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Isn't the Spirit of God coming upon Saul's men to make them prophesy a violation of their freewill

1 Samuel 19:20-21 so he sent men to capture him. But when they saw a group of prophets prophesying, with Samuel standing there as their leader, the Spirit of God came on Saul’s men, and they also prophesied. 21 Saul was told about it, and he sent more men, and they prophesied too. Saul sent men a third time, and they also prophesied

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    The existence of free will (the ability to make choices) doesn't require that it always be in effect. A single instance of when can't make a choice doesn't imply that one can never make a choice. Jun 26 at 16:53
  • "Violation of free will" by whom, God? Is it a "violation of your free will" when you fall on this earth?
    – Sam
    Jun 27 at 22:52
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    It is NOT a "violation of your free will" when you fall in the earth's gravity zone. We can freely jump up and down, even soar into the sky, yet when gravity overtakes us, we have no other choice but to fall. We are a creature with free will subject to the power of God and of the Laws of the Universe.
    – Sam
    Jun 27 at 23:11
  • @Ray Butterworth Choice does not prove free choice. We choose. We choose on the basis of who we are. We do not choose who we are. By the time we exist our nature has already been established -though it can be redeemed.
    – C. Stroud
    Jun 28 at 17:02
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Human freedom has limitations. You cannot fly without a mechanism such as an airplane. You are not superman. Drinking poison has consequences. Saul and his solders had exercised their free will by going after David, thus opposing God's will. As a result they paid the consequences of their decision. Free will does not mean we can make decisions without consequences.

What about the apparent stupor? Did Saul momentarily lose his sanity? While the three groups of messengers experienced a strong influence of the Spirit of God, it was Saul, we may rightfully conclude, who fell under the strongest work of the Spirit.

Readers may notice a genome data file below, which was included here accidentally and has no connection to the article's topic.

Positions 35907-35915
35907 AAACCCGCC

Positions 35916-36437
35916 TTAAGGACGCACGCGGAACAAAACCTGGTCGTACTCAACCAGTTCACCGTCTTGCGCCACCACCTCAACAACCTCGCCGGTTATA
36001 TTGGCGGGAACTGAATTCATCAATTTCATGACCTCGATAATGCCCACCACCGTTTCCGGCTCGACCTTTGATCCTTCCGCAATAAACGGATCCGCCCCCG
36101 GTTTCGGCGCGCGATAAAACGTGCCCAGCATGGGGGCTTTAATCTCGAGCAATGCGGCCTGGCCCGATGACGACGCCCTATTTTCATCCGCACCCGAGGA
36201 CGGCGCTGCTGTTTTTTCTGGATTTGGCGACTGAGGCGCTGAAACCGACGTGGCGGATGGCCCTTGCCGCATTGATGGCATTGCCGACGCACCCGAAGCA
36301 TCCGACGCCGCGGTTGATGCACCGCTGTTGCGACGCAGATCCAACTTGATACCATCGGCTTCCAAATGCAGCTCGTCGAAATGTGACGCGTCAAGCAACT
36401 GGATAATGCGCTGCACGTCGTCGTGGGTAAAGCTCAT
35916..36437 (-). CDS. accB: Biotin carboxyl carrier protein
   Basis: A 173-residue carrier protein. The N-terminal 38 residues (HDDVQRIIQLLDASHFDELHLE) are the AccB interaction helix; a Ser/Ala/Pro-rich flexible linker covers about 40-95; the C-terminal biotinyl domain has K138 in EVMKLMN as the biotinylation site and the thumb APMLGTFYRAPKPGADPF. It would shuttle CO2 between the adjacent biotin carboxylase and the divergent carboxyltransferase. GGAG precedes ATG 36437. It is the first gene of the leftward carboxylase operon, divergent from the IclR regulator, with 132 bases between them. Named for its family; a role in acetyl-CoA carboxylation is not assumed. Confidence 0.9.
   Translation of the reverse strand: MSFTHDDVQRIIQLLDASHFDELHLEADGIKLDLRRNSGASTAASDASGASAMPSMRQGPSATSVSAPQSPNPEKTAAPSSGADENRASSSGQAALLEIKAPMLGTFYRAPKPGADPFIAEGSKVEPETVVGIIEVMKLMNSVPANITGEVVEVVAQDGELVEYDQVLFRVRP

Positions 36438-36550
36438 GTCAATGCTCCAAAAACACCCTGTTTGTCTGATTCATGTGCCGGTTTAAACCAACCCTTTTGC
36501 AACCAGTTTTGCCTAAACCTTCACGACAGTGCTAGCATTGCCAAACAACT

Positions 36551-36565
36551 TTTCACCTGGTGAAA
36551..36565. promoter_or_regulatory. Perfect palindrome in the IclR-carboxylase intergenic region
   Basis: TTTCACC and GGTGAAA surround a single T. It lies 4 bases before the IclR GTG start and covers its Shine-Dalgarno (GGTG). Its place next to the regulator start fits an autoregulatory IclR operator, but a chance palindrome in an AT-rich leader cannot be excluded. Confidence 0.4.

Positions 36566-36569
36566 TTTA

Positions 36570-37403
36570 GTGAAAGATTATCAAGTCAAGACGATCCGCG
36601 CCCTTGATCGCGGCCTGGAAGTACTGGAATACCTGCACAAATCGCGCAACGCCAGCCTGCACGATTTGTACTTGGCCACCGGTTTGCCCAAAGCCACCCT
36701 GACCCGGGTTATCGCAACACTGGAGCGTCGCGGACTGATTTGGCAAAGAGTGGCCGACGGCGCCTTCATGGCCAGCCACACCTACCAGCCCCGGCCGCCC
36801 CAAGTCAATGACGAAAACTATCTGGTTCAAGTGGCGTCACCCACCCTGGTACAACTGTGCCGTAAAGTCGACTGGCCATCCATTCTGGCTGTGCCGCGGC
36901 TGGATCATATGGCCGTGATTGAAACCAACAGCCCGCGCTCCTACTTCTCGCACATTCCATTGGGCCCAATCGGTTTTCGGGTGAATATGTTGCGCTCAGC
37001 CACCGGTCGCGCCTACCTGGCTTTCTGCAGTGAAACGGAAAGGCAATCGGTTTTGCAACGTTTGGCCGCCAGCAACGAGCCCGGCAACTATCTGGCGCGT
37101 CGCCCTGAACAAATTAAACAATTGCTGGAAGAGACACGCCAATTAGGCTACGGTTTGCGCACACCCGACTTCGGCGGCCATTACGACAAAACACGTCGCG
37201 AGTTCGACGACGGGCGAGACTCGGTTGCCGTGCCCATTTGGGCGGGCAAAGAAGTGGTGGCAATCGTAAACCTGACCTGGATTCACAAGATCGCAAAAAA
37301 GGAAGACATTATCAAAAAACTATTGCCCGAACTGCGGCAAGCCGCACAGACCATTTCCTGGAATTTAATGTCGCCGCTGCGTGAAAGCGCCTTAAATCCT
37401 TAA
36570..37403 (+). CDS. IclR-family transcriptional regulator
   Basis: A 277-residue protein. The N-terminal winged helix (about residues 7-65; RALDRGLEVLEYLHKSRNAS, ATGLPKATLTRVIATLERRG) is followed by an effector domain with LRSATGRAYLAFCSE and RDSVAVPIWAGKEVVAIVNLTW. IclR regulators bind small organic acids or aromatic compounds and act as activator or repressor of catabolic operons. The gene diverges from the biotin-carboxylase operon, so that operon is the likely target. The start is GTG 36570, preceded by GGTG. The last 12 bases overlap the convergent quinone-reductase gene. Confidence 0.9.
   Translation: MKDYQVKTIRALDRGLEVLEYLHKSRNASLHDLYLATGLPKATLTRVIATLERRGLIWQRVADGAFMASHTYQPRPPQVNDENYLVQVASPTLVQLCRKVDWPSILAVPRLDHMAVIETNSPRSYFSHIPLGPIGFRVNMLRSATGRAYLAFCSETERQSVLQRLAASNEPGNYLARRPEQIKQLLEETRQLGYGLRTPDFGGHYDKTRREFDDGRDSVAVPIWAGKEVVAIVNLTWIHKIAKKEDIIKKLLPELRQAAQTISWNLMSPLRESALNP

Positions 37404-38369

The Spirit fell more powerfully on Saul than on the messengers because Saul had more stubbornly resisted the will of God. In this manner, God graciously warned Saul that he was kicking against the very will of God, not just against a shepherd-boy rival. The overmastering influence that came on Saul was to convince him that his struggle was with God and not with David. His action in sending the three groups to capture David had been in defiance of God himself, so he had to be graphically warned. As a result, the king also, but unexpectedly, prophesied. So surprised were all around them that a proverb subsequently arose to characterize events that ran against ordinary expectations: “Is Saul also among the prophets?” (1 Sam 19:24). Kings normally did not expect to receive the gift of prophecy. But here God did the extraordinary in order to move a recalcitrant king’s heart to see the error of his ways. -- Kaiser, W. C., Jr., Davids, P. H., Bruce, F. F., & Brauch, M. T. (1996). Hard sayings of the Bible (p. 216). Downers Grove, IL: InterVarsity.

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  • I think this is an excellent answer as well. +1.
    – Dottard
    Jun 26 at 22:48
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Excellent question!! The subject of free will is both abused and misunderstood.

  • It is abused by some in the guise of asserting "rights" to do something which none such exists.
  • It is misunderstood by many, especially theologians; some of these theologians either teach that God's sovereignty is absolute and so human will does not really exist; or, in the other extreme, God cannot interfere with human will an idea known as the 'openness" of God.

All these positions lead to to ethical and logical dilemmas. In any case, Biblical Theology and the real world is not as simplistic as the above positions try to pretend it is. Freedom of choice, at least in the case of salvation is a Biblical teaching.

However, any doctrine of the freedom of human will must take account of two other matters:

  • The Bible also teaches that because we are sinners, we are also slaves to sin, Rom 6:6, 16, 17, 20, 7:14, 25, John 8:34. And, that one of the functions of salvation offered freely by Jesus is true freedom from addictions and the slavery to sin as promised in John 8:34-36

Jesus replied, “Truly, truly, I tell you, everyone who sins is a slave to sin. A slave is not a permanent member of the family, but a son belongs to it forever. So if the Son sets you free, you will be free indeed.